This is Bob Dylan at his best! Having just gone electric and pushing his "novelesque" lyrics further than before, he divided his fans and most were not happy. To please them, he decided to do his concerts half-acoustic/half-electric. For my money, the acoustic stuff is the winner. His harmonica playing goes off into long beautiful tangents that seep into your soul. Here he plays "crowd favorites" such as "Mr. Tambourine Man", "Visions of Johanna" and "It's All Over Now Baby Blue." The standout track for me is "Fourth Time Around" which I never dug until hearing this version. As for the Electric side, it rips like only The Band can rip. Between songs, the crowd boos and lightly cheers, prompting some to yell "Judas" at Dylan. If you wanted to hear Dylan at his best, this is the CD for you. Highly recommended!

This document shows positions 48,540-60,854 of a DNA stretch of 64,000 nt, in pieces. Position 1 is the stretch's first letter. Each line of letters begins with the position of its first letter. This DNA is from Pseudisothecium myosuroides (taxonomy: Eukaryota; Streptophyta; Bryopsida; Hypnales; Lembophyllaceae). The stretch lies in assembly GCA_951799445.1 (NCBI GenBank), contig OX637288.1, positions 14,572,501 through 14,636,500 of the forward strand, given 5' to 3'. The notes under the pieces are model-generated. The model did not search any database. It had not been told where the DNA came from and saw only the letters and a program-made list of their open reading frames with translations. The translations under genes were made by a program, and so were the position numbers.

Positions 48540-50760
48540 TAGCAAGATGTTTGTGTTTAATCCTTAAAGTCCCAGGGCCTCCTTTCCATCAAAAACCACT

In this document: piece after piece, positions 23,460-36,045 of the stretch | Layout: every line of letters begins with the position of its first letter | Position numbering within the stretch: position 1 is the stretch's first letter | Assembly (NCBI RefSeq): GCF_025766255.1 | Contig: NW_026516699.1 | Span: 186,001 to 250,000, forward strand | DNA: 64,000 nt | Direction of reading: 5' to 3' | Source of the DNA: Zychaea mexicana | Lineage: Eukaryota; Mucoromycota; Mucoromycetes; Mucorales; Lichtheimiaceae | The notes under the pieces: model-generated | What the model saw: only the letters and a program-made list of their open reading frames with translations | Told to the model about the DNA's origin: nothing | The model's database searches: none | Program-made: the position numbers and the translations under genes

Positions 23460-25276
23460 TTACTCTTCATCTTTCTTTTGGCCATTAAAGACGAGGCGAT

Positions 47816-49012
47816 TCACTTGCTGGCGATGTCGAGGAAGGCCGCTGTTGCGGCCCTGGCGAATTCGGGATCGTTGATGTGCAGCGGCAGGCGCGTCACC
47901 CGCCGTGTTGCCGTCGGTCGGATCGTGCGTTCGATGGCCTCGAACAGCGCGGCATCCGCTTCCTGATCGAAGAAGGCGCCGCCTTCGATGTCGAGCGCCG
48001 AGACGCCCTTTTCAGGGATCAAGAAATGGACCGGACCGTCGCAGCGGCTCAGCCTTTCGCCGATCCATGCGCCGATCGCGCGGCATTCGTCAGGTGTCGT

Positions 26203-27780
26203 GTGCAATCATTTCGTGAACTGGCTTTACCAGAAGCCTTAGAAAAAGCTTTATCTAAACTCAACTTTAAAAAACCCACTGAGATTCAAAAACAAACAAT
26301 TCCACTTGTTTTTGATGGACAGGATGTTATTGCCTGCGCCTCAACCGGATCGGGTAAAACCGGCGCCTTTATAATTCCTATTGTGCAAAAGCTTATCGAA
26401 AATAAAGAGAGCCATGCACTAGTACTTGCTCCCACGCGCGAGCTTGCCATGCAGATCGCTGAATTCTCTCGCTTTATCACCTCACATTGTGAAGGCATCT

The most famous bootleg in rock history, with the possible exception of Dylan's own Basement Tapes, finally makes its official appearance 32 years after the event, and nearly 30 years after it started circulating in the underground. Although often identified as a Royal Albert Hall show, this May 17, 1966, concert, in which Dylan played electric material in front of a British audience, was actually recorded in Manchester (hence the unwieldy title with quotes around "Royal Albert Hall"). Even those who've owned this recording for many a year might be tempted by this official package, as it has been expanded into a two-CD set that not only includes the eight electric rock songs from the original bootleg, but also the seven solo acoustic performances that comprised the first half of the show. It's all in very good fidelity, about as good as any copies you could find through unofficial sources. More importantly, the electric half in particular is an important document of rock history. It captures the point at which Dylan was at his most controversial and hard rocking as he blazes through mid-'60s classics such as "Like a Rolling Stone" and "Ballad of a Thin Man," radical electric arrangements of songs that had originally been recorded acoustically ("One Too Many Mornings," "I Don't Believe You"), and the hard rocker "Tell Me, Momma," which Dylan never recorded in the studio. The acoustic disc is not as epochal, but on par with the electric half in the quality of material and performance. On top of everything else there's a 56-page booklet with a fine essay by Dylan's friend Tony Glover (a notable folk musician in his own right). It's not just an interesting adjunct to Dylan's '60s discography; it's as worthy of attention as anything else he recorded during that decade. ~ Richie Unterberger, Rovi